This research was supported by a grant from the Centers for Disease Control and Prevention.


Story Source:

The above story is based on materials provided by University Of Washington. Note: Materials may be edited for content and length.


Cite This Page:

University Of Washington. "Pregnant Women Face Risk After Motor Vehicle Crashes Regardless Of The Presence Of Injuries." ScienceDaily. ScienceDaily, 28 March 2005. <www.sciencedaily.com/releases/2005/03/050325150904.htm>.
University Of Washington. (2005, March 28). Pregnant Women Face Risk After Motor Vehicle Crashes Regardless Of The Presence Of Injuries. ScienceDaily. Retrieved January 30, 2015 from www.sciencedaily.com/releases/2005/03/050325150904.htm
University Of Washington. "Pregnant Women Face Risk After Motor Vehicle Crashes Regardless Of The Presence Of Injuries." ScienceDaily. www.sciencedaily.com/releases/2005/03/050325150904.htm (accessed January 30, 2015).

Share This


More From ScienceDaily



More Health & Medicine News

Friday, January 30, 2015

Featured Research

from universities, journals, and other organizations


Featured Videos

from AP, Reuters, AFP, and other news services

Oxfam Calls for Massive Aid for Ebola-Hit West Africa

Oxfam Calls for Massive Aid for Ebola-Hit West Africa

AFP (Jan. 29, 2015) Oxfam International has called for a multi-million dollar post-Ebola "Marshall Plan", with financial support given by wealthy countries, to help Guinea, Sierra Leone and Liberia to recover. Duration: 01:10 Video provided by AFP
Powered by NewsLook.com
Are We Winning The Fight Against Ebola?

Are We Winning The Fight Against Ebola?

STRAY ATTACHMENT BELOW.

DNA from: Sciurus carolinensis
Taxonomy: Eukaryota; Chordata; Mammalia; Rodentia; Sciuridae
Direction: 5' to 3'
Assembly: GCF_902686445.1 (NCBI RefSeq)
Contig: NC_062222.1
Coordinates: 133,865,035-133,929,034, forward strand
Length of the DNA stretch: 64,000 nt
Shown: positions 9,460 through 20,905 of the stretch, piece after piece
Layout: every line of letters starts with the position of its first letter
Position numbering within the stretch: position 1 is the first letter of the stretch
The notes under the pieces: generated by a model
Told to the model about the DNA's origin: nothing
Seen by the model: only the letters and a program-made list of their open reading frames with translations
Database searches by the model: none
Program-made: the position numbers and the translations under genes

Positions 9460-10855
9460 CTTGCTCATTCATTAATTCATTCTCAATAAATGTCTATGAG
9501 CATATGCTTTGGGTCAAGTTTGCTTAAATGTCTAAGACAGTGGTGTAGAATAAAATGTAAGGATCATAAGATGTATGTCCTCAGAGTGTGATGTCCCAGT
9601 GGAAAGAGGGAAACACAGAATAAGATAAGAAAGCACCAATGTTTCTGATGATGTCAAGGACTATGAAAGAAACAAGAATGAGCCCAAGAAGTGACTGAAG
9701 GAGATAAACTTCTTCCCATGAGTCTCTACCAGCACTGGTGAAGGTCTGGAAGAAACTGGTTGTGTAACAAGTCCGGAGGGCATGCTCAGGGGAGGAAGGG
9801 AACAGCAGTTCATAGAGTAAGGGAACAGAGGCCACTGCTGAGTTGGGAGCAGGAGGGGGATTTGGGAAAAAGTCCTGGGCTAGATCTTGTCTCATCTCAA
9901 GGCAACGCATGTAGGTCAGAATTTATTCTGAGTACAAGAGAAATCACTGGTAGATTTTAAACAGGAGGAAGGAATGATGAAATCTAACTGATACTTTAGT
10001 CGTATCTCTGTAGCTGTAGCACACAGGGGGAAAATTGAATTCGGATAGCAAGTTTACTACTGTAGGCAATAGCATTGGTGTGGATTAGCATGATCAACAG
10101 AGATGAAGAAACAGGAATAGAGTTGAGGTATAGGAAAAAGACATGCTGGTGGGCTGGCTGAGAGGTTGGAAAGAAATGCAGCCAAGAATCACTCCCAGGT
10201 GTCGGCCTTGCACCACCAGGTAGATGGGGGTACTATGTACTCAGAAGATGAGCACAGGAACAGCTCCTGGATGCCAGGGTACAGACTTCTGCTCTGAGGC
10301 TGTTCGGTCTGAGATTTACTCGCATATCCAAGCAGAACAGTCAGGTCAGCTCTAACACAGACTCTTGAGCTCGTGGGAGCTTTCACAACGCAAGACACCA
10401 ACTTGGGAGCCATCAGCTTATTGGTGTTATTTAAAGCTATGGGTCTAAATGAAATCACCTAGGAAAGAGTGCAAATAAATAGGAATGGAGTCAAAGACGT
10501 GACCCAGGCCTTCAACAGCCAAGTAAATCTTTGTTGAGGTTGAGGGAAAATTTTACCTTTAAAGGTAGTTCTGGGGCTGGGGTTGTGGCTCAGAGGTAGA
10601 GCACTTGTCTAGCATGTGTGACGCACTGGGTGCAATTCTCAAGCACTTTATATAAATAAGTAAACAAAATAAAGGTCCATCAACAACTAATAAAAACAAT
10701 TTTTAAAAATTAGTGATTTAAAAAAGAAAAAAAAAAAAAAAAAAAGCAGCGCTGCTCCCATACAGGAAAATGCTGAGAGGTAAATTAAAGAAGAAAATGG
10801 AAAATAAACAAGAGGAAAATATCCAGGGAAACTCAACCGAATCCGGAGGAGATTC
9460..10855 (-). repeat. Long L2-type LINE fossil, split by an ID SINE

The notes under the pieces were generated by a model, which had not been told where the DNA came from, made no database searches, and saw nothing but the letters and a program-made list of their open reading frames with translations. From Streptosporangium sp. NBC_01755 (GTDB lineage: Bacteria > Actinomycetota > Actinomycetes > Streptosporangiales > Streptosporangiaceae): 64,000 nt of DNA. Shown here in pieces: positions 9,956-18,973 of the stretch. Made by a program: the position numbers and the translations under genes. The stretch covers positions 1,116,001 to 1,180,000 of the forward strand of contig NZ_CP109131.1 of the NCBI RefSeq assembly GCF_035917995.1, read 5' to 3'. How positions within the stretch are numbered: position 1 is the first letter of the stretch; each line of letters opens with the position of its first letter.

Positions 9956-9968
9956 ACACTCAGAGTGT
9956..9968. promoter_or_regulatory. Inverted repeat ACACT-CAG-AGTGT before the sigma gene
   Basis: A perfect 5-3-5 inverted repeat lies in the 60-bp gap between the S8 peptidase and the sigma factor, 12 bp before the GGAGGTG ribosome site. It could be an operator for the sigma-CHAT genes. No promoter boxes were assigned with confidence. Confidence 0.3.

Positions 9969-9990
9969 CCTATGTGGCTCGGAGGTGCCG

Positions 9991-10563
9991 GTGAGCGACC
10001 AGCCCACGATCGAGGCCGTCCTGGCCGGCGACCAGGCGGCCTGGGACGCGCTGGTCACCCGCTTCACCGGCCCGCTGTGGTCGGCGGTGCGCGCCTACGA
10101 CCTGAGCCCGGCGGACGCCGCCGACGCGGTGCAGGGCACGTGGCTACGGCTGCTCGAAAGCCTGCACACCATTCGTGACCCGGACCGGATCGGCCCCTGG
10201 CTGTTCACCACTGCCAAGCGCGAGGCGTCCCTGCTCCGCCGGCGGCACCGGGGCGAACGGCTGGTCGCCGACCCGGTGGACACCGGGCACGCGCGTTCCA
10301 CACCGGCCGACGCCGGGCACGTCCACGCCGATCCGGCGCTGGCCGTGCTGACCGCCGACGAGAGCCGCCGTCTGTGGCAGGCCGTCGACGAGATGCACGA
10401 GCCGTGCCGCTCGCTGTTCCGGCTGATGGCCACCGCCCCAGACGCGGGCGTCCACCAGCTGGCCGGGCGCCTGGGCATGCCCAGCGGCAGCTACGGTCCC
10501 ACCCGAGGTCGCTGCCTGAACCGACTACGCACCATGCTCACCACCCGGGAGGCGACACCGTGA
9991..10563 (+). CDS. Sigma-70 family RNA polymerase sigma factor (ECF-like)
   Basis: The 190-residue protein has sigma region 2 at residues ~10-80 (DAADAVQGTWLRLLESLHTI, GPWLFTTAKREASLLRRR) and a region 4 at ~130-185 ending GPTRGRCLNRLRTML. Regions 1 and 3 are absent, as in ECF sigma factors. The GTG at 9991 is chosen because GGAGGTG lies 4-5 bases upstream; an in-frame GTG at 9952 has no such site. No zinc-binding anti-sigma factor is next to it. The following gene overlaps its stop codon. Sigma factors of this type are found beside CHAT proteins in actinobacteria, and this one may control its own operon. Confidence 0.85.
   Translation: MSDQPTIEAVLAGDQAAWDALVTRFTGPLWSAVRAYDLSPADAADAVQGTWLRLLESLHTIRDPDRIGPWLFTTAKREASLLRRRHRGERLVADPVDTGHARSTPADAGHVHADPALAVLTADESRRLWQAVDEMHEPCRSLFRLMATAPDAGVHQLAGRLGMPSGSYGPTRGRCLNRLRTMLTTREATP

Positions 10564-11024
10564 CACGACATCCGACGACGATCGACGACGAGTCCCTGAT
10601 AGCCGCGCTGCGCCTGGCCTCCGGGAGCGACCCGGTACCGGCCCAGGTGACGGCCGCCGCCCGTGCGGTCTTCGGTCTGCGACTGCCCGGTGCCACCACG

Newsy (Jan. 29, 2015) The World Health Organization announced the fight against Ebola has entered its second phase as the number of cases per week has steadily dropped. Video provided by Newsy
Powered by NewsLook.com
Calif. Health Officials Campaign Against E-Cigarettes

Calif. Health Officials Campaign Against E-Cigarettes

Newsy (Jan. 29, 2015) The California Health Department says e-cigarettes are a public health risk for both smokers and those who inhale e-cig smoke secondhand. Video provided by Newsy
Powered by NewsLook.com
Measles Scare Sends 66 Calif. Students Home

Measles Scare Sends 66 Calif. Students Home

AP (Jan. 29, 2015) Officials say 66 students at a Southern California high school have been told to stay home through the end of next week because they may have been exposed to measles and are not vaccinated. (Jan. 29) Video provided by AP
Powered by NewsLook.com

Search ScienceDaily

Number of stories in archives: 140,361

Find with keyword(s):
Enter a keyword or phrase to search ScienceDaily for related topics and research stories.

Save/Print:
Share:

Breaking News:

Strange & Offbeat Stories


Health & Medicine

Mind & Brain

Living & Well

In Other News

... from NewsDaily.com

Science News

Health News

Environment News

Technology News



Save/Print:
Share:

Free Subscriptions


Get the latest science news with ScienceDaily's free email newsletters, updated daily and weekly. Or view hourly updated newsfeeds in your RSS reader:

Get Social & Mobile


Keep up to date with the latest news from ScienceDaily via social networks and mobile apps:

Have Feedback?


Tell us what you think of ScienceDaily -- we welcome both positive and negative comments. Have any problems using the site? Questions?
Mobile: iPhone Android Web
Follow: Facebook Twitter Google+
Subscribe: RSS Feeds Email Newsletters
Latest Headlines Health & Medicine Mind & Brain Space & Time Matter & Energy Computers & Math Plants & Animals Earth & Climate Fossils & Ruins